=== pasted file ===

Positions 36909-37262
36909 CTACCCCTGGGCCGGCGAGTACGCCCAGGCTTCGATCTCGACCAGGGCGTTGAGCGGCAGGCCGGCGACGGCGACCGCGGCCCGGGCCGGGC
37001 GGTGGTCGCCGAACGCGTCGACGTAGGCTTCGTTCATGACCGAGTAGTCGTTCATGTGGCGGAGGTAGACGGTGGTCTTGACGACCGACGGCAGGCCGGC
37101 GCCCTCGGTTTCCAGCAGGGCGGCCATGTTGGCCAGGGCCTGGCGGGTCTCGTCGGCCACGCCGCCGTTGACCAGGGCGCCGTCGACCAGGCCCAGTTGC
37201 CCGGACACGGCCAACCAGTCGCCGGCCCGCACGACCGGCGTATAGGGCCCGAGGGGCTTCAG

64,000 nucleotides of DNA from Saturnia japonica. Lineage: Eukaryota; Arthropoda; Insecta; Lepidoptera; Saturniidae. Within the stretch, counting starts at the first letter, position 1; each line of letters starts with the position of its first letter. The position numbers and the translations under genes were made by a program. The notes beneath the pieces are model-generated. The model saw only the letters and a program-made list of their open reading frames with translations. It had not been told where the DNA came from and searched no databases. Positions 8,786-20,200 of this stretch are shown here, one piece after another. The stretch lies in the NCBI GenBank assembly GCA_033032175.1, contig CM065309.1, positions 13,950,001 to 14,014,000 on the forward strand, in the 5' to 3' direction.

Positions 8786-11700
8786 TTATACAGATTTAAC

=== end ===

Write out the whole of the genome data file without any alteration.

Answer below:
Positions 36909-37262
36909 CTACCCCTGGGCCGGCGAGTACGCCCAGGCTTCGATCTCGACCAGGGCGTTGAGCGGCAGGCCGGCGACGGCGACCGCGGCCCGGGCCGGGC
37001 GGTGGTCGCCGAACGCGTCGACGTAGGCTTCGTTCATGACCGAGTAGTCGTTCATGTGGCGGAGGTAGACGGTGGTCTTGACGACCGACGGCAGGCCGGC
37101 GCCCTCGGTTTCCAGCAGGGCGGCCATGTTGGCCAGGGCCTGGCGGGTCTCGTCGGCCACGCCGCCGTTGACCAGGGCGCCGTCGACCAGGCCCAGTTGC
37201 CCGGACACGGCCAACCAGTCGCCGGCCCGCACGACCGGCGTATAGGGCCCGAGGGGCTTCAG

64,000 nucleotides of DNA from Saturnia japonica. Lineage: Eukaryota; Arthropoda; Insecta; Lepidoptera; Saturniidae. Within the stretch, counting starts at the first letter, position 1; each line of letters starts with the position of its first letter. The position numbers and the translations under genes were made by a program. The notes beneath the pieces are model-generated. The model saw only the letters and a program-made list of their open reading frames with translations. It had not been told where the DNA came from and searched no databases. Positions 8,786-20,200 of this stretch are shown here, one piece after another. The stretch lies in the NCBI GenBank assembly GCA_033032175.1, contig CM065309.1, positions 13,950,001 to 14,014,000 on the forward strand, in the 5' to 3' direction.

Positions 8786-11700
8786 TTATACAGATTTAAC